“Be quiet!” is a premium brand maker of power supplies and cooling solution for your desktop PCs. As the name indicates, the company has a ten years experience in the field of noise-reduction and silence which makes its products the most silent on the market.
Reeven has launched the RC-1401 large tower type CPU cooler. The design includes the usual aluminum fin stack. The heat is transferred to it by a combination of two 8mm thick and a three 6mm thick copper heat pipes. The 8mm thick ones extend to the stack’s border, while the 6mm thick pipes are restricted to the central regions. The top most fin is covered. These heat pipes emit from a nickel-plated copper base indirectly, which comes in a mirror finish.
Last year Noctua released their NH-L9 series low profile CPU coolers. They were extremely small (37mm) and offered some pretty good cooling as well. Noctua is back with a new low profile cooler that they were showing at Computex. This cooler is just a little bit bigger at 65mm high, but still will fit in compact systems pretty easily.
Xigmatek carries on to initiate once again this time taking on Janus to be the name which hopefully would be heard for many years to come in the CPU cooling industry. Yes you got that right. Xigmatek has just introduced their low profile CPU cooler. This amazing machine is considered to be the world’s thinnest low profile coolers, varying at an incredible height of 60mm which can actually fit anywhere.
I have to admit something; I hate top down air coolers. I can’t put my finger on what it is about them I so dislike. Perhaps it’s simply that they don’t tend to perform very well. Or maybe it’s just their strong dissymmetry that rubs me the wrong way. Whatever it is, something inside tells me to take a tower cooler over them any day. And so it is with great fear and trepidation that I present another air cooling product from German manufacturers, be quiet!, the Shadow Rock TopFlow SR1. Please follow along as I attempt to prove my instincts wrong., or right, as we find out how this cooler performs.
In every industry there is always at least one company that seems to always be on top. No matter what product they are releasing they always sell well and everyone seems to love them. Without a doubt one of these companies is Corsair. As an owner of one of the original Corsair AIO’s, the H70, I am very interested to see how far they’ve come over the years. Today we will be taking a look at one of their most recent AIO units, the H80i. At the mid-top end of Corsairs line and with so many AIO cooling units on the market, lets take this cooler for a test drive and find out where it falls when the heat is turned up.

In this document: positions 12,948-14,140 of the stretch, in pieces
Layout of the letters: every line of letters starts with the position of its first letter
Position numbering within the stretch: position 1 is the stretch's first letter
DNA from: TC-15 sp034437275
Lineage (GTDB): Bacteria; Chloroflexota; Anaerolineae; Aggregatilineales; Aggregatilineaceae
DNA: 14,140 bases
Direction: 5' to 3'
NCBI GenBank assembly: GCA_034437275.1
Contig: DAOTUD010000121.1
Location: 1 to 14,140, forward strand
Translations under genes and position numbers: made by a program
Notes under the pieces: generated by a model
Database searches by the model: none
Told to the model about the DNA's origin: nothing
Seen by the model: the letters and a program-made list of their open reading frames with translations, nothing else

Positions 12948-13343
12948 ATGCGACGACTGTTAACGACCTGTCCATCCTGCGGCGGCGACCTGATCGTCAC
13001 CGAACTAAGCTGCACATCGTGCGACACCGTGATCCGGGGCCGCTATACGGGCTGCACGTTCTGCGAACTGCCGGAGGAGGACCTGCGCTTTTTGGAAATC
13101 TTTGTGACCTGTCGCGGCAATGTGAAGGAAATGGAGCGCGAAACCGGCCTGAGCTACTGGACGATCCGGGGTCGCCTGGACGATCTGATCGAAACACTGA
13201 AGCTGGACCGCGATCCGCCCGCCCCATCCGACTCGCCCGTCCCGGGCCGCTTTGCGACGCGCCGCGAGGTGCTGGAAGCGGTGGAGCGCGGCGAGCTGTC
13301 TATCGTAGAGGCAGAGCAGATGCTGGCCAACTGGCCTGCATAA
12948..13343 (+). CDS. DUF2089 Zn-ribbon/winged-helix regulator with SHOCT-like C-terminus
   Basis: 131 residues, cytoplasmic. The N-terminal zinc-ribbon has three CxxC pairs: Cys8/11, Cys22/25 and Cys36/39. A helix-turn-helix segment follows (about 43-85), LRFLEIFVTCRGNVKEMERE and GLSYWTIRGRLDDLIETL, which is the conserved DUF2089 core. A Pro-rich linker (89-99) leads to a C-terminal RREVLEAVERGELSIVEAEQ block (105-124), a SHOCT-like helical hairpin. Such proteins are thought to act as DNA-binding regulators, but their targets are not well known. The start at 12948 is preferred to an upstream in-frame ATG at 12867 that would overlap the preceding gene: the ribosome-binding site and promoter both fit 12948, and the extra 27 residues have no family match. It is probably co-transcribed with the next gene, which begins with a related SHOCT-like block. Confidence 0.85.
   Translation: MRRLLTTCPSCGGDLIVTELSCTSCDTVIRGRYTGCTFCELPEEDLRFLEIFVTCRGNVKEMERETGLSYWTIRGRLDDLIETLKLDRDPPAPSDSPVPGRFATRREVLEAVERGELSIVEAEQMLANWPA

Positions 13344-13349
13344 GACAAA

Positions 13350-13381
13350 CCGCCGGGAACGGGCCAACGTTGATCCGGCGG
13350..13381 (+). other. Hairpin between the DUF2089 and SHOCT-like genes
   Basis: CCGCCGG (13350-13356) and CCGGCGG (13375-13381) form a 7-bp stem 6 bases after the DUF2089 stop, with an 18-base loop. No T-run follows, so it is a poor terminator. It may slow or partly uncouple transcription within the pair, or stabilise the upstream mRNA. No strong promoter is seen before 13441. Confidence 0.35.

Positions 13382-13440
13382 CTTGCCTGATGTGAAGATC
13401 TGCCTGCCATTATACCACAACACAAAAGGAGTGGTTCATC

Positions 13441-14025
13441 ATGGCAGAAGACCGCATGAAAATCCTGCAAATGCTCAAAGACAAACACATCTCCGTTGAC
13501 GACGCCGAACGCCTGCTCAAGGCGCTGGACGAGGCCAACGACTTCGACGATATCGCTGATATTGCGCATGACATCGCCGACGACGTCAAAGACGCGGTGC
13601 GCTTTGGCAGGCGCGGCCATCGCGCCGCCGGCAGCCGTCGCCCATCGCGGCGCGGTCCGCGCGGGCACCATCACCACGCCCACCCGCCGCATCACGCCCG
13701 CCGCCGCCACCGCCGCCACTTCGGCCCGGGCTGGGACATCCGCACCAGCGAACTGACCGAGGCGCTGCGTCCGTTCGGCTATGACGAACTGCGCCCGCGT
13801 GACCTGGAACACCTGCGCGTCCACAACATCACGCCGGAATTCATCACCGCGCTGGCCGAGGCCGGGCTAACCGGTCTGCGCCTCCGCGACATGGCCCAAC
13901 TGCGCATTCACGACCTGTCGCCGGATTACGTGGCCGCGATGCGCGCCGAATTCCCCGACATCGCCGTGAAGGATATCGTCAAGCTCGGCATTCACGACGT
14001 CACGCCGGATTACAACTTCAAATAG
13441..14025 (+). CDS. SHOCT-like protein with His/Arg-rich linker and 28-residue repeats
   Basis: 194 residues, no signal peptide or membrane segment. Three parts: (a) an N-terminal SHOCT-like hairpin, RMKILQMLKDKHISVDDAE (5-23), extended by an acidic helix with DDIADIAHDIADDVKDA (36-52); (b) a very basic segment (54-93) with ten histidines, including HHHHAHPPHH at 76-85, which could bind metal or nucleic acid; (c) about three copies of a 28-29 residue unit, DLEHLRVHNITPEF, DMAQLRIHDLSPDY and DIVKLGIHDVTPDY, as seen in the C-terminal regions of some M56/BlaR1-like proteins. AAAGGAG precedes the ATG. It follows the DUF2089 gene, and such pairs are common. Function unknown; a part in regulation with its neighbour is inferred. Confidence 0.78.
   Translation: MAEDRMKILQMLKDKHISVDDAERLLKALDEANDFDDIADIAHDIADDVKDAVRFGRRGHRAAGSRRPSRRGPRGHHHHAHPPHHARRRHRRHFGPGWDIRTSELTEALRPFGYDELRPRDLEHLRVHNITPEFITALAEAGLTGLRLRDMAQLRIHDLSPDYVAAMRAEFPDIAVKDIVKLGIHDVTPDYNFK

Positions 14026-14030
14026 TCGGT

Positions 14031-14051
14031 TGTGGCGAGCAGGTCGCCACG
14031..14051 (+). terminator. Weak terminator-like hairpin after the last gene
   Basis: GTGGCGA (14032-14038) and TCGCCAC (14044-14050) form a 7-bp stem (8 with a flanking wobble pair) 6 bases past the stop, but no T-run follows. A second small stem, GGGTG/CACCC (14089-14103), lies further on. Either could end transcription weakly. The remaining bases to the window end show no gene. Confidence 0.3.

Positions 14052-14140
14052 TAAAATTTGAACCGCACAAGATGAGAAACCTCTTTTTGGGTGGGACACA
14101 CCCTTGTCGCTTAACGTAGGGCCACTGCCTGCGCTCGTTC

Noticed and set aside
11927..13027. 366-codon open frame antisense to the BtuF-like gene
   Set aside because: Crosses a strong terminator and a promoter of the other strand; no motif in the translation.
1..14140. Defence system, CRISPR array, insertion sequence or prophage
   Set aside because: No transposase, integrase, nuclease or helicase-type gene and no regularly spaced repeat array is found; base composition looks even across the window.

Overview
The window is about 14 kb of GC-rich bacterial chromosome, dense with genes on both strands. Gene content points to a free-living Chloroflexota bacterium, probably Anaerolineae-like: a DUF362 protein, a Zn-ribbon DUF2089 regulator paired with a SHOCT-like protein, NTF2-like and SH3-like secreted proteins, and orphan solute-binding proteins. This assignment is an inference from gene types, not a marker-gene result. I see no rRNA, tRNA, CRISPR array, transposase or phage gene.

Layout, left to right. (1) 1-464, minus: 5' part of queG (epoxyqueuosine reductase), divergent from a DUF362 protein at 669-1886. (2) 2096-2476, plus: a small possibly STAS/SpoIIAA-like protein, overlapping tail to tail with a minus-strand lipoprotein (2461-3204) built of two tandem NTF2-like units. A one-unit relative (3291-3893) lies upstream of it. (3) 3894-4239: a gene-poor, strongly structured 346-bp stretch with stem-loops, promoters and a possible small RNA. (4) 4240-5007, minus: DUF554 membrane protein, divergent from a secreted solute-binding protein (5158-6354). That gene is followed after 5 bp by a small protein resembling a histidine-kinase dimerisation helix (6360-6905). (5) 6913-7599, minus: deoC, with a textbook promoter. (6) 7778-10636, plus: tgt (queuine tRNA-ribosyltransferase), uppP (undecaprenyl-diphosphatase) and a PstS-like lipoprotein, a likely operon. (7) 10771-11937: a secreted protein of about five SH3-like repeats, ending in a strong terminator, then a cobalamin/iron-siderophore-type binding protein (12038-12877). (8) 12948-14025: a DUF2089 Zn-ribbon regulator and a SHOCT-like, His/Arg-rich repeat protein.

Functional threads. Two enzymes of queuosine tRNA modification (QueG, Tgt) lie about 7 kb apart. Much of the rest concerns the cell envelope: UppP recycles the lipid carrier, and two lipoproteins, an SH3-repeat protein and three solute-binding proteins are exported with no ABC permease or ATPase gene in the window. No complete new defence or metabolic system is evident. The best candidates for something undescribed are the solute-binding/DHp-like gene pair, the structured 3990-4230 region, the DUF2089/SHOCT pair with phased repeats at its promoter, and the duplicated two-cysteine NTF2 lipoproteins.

Noctua has announces two new coolers in their award winning NH-U series of CPU coolers. The NH-U12S and NH-U14S are tower coolers and are made to be quiet. They feature a slim layout which is made to provide maximum RAM compatibility. Like most Noctua coolers they use the SecuFirm2 multi-socket mounting system and come with Noctua’s HT-H1 thermal compound.
Let’s talk about air coolers! Ok specifically let’s take a look at a pretty massive air cooler from our German friends over at be quiet!, the Dark Rock Pro 2. This is a large twin heat sink air cooler aimed at the more performance oriented consumer. With claims of massive cooling power, why don’t we see if this dark cooler deserves a place in your rig, or if it should be outcast to the dark side of the moon.
Evercool has announced a new entry-level CPU cooler, the HPR 9225EA. This is a tower cooled made up of 43 aluminum fins and two large 6mm copper heatpipes. These heatpipes make direct contact with the CPU and of course go up into the heatsink stack. The cooler includes a 92mm 2200 RPM fan that pushes 35.6 CFM of air with 26.3dBA noise. The cooler measures 118 x 97 x 73mm (HxWxD) and weighs in at around 400g.
One of the biggest selling points of Swiftech’s all in one cooler, the H220 is it’s claim to be a fully expandable liquid cooling system. By this they mean it is possible to add other cooling elements to the self contained loop. This would mean that for the price of only $139.99 USD you can buy for yourself the complete set of core components needed for a custom liquid cooling loop, something that would normally cost around $300. The main components include; a pump, a radiator, a block for the component you wish to cool, and a reservoir. Starting off from these items you can now easily add any other element from your rig to the loop. If their claim is true, the sky’s the limit, you can liquid cool anything from your gpu to your chipset, to your ram. Not keeping cool enough with just the 240mm radiator? Throw an additional radiator into the loop as well! Follow along as we explore how to work with a liquid cooling loop, and find out just what the limits of this “expandability” are.
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